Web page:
Duquesne recently added an e-sports arena where students can learn about video game design and compete in tournaments with other school districts. The district has turned multiple areas of the school building into makerspaces, where students can try horticulture, graphic design, coding and more.
The district’s transformation from a time when it was cutting grade levels to where it is now has been incredible, according to K-8 principal Eric Harper, who joined the district as a social-emotional learning coordinator the year after the high school closed.
“Our students didn’t really have the opportunity to tap into a lot of the resources that might have been available outside of Duquesne,” Harper said. “Now, I can say Duquesne is resource rich. We can compare to a lot of the affluent school districts in the region, and the resources they have, we have right here in our facility.”
The growth has spurred a sense of community in Duquesne that the city was missing for more than a decade, he said.
“There’s been a sense of pride reinstilled back here in our district, because we get to address all of our students’ needs as well as a lot of voice and choice here for our students and community,” he said. “We’re always asking what can we do better, we always leave our doors open, we always have community events so that way we try to build a stronger relationship with the families that we serve and the students that we serve.”
Another boost to the community’s pride has been the return of athletics at the middle school level.
Duquesne City High School was one of the few schools in Pennsylvania that could boast both a state football and basketball championship. The school also won 12 WPIAL basketball championships and four WPIAL football championships.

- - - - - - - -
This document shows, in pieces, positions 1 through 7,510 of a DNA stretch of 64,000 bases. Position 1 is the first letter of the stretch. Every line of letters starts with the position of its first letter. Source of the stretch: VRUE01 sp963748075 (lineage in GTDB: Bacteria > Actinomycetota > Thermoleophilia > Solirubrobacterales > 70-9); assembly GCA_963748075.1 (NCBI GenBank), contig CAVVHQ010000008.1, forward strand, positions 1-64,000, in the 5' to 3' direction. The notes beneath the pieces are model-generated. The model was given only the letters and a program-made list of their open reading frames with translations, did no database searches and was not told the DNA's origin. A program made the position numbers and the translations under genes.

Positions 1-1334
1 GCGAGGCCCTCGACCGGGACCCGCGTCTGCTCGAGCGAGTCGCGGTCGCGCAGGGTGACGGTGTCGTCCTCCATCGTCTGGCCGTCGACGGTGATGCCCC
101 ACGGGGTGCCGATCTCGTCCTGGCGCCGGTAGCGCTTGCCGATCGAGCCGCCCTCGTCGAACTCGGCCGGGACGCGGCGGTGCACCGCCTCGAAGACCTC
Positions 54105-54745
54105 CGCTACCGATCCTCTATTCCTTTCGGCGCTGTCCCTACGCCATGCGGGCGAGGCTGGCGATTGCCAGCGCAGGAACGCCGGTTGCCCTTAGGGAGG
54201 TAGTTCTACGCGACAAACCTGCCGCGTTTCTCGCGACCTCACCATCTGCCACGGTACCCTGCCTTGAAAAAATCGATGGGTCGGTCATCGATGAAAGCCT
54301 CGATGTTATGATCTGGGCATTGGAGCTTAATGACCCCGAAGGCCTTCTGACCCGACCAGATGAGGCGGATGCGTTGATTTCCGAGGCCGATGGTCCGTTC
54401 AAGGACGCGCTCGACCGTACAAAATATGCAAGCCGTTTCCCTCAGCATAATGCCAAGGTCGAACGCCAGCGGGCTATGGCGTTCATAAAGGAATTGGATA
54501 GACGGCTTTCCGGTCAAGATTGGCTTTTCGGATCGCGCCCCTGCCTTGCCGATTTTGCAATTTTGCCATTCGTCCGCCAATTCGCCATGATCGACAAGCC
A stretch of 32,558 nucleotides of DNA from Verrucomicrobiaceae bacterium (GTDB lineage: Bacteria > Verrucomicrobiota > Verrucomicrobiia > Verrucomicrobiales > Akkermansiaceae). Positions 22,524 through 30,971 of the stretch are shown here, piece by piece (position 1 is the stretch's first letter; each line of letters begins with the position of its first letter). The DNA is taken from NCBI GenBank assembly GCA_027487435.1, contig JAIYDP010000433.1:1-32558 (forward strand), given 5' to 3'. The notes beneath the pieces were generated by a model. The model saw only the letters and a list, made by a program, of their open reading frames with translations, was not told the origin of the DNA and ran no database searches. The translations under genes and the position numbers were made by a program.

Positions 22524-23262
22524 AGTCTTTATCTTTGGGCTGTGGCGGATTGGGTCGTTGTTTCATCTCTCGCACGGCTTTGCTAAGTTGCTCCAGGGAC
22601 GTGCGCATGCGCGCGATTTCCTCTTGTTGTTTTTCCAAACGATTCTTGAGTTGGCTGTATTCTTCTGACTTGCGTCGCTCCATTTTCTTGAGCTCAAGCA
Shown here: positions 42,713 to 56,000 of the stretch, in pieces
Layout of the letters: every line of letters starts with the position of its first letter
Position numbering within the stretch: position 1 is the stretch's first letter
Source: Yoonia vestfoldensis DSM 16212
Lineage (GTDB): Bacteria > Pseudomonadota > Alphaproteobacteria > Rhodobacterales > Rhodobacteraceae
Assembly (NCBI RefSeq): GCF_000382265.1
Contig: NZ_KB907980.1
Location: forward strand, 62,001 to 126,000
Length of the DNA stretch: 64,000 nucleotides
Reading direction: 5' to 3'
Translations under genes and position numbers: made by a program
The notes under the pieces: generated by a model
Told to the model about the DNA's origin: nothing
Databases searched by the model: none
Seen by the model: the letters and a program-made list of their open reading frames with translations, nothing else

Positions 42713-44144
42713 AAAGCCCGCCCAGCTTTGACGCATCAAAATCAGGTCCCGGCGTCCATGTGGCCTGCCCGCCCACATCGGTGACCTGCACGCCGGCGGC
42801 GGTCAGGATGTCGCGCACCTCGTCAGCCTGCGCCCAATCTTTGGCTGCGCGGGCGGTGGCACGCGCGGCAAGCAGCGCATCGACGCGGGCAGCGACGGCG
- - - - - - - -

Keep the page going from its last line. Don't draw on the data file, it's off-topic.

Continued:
It didn’t take long for the school to find some athletic success, with the football team going 7-0-1 last fall.
“A lot of people are happy that we brought back sports, and that it was actually successful our first year back,” said DiAngelo Mitchell, the district’s athletic director. “People weren’t surprised because they knew we had the athletes who could go out there and play teams like Upper St. Clair.”
Mitchell said he anticipates more success this year for the football team, as well as boys and girls basketball teams and girls volleyball team. He also said the district wants to add a track and field team in the spring to continue to expand its offerings to students.
At the same time that athletics are returning, the district is also working to raise funds to renovate its offsite football stadium. The stadium, located about a mile from the school building, needs to have its bleachers, press box and ticket stand demolished and rebuilt entirely, among other upgrades.
Mariani said Reynolds Bros. Landscaping of Burgettstown has offered to do the demolition free of charge, a $400,000 savings for the district. But the district is still looking at a $12 million project.
The stadium could be a resource for the whole community to use, according to Mariani. She said the district also wants the stadium to include a race track so the district could host regional track and field events in the future.
District officials openly admit their goals are lofty, and many questions must still be answered before those goals become a reality.
But because the district and the community have a shared vision for the future, the question of reopening of Duquesne City High School is more a question of “when” instead of “if,” according to school board member Denise Brownfield.
“I definitely believe it can be done as long as all parties are willing, and from what I see, everyone is willing to make it happen, especially the superintendent,” she said. “I can’t say how much time she’s up at night doing this, but she’s working day and night. And I think with those [work] ethics, you can accomplish anything.”